We know from the design of the sensor, as well as ideal sensor simulations that the largest change in the values of the taxels correlates with the region of highest tactile stimulus. Also, this change is dependent on the forces already present on the region of touch, and reaches saturation and demonstrates hysteresis in the raw values. Our algorithm accounts for that by non-linearly interpolating the taxel data, on the log scale. The previously obtained taxel events thus give us a temporal gradient over the change in taxel values, caused by the deformation of the skin and fluid because of the applied force stimulus. Intuitively, these intermediate events between two discrete taxel data values signify change in localized volume of the skin and fluid over time due to the applied tactile stimulus.

As part of our algorithm, we then process these spatially discrete events for each of the 24 taxel locations and convert them into a continuous, interpolated surface. We use a Voronoi tesselation of the discrete and irregular grid, and perform Natural Neighbors Interpolation to construct an event surface, that gives us an interpolated event value at each point. This surface indirectly depicts the deformation of the skin and fluid, due to applied stimulus. Since the deformation due to applied forces on the BioTac SP is greatest at the region of touch, we generate iso-contours of the event surface, and consider only the maximal valued contour as the region of touch.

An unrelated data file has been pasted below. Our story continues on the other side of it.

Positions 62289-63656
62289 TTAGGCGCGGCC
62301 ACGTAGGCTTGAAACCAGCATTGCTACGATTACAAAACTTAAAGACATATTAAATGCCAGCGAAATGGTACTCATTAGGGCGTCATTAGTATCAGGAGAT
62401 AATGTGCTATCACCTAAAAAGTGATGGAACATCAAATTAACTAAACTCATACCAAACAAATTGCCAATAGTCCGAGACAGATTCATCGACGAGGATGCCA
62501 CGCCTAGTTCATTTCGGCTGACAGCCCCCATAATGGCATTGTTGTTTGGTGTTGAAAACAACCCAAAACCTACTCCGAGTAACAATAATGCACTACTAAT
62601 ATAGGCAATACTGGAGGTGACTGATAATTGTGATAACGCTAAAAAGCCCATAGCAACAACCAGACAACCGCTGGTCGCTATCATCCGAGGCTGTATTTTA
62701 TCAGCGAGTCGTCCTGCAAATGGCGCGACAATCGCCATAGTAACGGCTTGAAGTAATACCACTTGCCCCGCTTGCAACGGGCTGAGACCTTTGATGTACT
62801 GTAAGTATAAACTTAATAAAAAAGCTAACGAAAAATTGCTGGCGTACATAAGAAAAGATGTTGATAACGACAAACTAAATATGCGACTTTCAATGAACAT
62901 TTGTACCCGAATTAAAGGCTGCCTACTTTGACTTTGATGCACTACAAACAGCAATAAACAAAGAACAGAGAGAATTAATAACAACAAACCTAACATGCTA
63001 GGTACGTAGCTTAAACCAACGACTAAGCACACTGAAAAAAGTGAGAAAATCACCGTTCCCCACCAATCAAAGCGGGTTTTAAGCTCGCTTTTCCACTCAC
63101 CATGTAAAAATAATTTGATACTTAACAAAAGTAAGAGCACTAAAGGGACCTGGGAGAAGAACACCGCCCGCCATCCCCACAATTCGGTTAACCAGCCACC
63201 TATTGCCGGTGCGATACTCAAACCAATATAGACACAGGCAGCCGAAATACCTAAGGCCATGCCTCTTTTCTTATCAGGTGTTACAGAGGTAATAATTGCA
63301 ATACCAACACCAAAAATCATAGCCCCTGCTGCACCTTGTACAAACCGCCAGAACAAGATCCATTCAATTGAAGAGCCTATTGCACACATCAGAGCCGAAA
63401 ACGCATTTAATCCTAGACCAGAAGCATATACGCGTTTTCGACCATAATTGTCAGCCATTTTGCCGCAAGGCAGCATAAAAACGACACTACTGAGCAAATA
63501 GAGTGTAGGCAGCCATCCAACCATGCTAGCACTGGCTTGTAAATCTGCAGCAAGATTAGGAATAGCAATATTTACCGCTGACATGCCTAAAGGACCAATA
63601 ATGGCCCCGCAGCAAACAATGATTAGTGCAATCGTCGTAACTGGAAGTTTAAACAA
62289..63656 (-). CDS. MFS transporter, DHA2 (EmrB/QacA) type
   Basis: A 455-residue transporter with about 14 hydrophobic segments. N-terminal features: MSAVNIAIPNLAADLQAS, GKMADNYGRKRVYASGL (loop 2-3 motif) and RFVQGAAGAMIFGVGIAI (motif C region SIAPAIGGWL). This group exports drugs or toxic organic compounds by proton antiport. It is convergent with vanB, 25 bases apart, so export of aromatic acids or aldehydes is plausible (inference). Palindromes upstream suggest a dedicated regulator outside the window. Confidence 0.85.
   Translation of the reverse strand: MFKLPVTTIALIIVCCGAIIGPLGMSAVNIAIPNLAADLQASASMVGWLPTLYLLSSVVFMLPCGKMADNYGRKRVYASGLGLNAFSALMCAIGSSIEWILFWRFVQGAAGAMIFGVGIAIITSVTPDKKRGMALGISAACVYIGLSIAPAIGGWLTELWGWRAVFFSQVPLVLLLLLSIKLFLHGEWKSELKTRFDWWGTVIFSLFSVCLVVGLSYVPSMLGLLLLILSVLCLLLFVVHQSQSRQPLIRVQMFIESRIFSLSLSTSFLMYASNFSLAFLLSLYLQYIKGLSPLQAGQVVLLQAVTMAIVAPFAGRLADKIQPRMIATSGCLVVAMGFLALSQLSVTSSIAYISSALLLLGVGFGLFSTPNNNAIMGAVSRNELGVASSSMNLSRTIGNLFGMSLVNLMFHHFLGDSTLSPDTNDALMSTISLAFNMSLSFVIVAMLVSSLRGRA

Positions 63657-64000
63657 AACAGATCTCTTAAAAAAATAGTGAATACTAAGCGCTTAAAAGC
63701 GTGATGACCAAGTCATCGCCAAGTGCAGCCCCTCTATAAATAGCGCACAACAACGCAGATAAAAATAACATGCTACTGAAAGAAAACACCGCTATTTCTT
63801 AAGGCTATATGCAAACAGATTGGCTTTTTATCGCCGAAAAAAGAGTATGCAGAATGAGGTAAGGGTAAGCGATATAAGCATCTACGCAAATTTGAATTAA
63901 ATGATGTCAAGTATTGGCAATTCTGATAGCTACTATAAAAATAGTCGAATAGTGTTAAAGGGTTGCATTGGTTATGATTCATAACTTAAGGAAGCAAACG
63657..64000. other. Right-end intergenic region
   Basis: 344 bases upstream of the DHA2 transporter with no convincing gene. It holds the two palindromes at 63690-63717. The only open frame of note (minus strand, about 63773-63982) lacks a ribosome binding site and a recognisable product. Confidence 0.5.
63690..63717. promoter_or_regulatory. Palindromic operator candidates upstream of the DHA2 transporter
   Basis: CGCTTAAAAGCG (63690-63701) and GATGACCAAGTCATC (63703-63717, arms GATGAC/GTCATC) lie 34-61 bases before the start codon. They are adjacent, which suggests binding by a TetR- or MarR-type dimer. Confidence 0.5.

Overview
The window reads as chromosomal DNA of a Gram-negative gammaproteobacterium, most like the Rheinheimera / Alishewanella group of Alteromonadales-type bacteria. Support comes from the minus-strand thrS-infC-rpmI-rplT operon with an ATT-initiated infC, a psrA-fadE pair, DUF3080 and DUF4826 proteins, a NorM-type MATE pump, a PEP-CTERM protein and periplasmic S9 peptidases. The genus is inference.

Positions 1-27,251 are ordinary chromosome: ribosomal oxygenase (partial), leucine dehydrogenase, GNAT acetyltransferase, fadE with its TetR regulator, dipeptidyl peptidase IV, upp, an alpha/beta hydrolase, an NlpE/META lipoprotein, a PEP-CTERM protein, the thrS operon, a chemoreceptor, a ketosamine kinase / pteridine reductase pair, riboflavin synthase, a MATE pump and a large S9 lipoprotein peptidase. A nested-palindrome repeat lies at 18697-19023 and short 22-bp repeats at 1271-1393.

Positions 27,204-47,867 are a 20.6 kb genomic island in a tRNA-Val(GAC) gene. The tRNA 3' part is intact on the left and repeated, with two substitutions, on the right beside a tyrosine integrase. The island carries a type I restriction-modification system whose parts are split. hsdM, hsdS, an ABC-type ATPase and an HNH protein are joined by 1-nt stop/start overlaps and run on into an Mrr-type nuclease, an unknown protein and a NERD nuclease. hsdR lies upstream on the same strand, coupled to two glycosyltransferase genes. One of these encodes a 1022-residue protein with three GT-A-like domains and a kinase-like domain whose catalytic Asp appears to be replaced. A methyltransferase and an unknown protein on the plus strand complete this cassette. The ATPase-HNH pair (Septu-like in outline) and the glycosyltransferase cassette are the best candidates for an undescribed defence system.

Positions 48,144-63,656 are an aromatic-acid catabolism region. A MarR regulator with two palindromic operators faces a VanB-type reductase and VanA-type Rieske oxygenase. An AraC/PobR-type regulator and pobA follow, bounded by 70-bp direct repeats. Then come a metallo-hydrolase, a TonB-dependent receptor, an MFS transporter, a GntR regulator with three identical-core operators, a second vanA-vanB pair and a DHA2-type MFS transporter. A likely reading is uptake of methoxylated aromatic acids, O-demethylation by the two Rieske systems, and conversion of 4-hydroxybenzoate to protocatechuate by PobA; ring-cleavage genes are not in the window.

3 Our Approach

3.1 Pipeline

Figure 1 shows an overview of the proposed framework, where we start with 24 points of raw tactile data from the BioTac SP sensors and generate a contact trajectory as output. The pipeline involves converting the raw data into events, aggregating said events by spatial clusters, performing Voronoi Tessellation on the aggregate events, and then using the interpolated values to generate a contour plot whose centroid is tracked over time. We elaborate each of the steps of our pipeline below.


FIGURE 1. High-level organization of our pipeline.

3.2 Setup and Methodology

Our hardware setup consists of a UR-10 manipulator equipped with the Shadow Dexterous Hand, which has the BioTac SP sensors attached to each finger tip. The BioTac SP provides a ROS interface to obtain the raw data, at a rate of 100 Hz. This data consists of 24 electrode values which we term “taxels” (tactile element), as well as overall fluid pressure and temperature flux. For our pipeline, we use only the 24 taxel readings. These readings are the result of forces due to contact and the resultant compression of the skin and the enclosed fluid. The nature of our pipeline allows for processing readings from any other tactile sensor, as long as they are spatially distributed across some surface, and timestamps for each data packet are provided. We perform basic min-max normalization and Savitzky-Golay filtering before using the data. Our event-generation algorithm is influenced by principles of event-based sensors, which record logarithmic changes of signal on individual sensing elements, independently and asynchronously.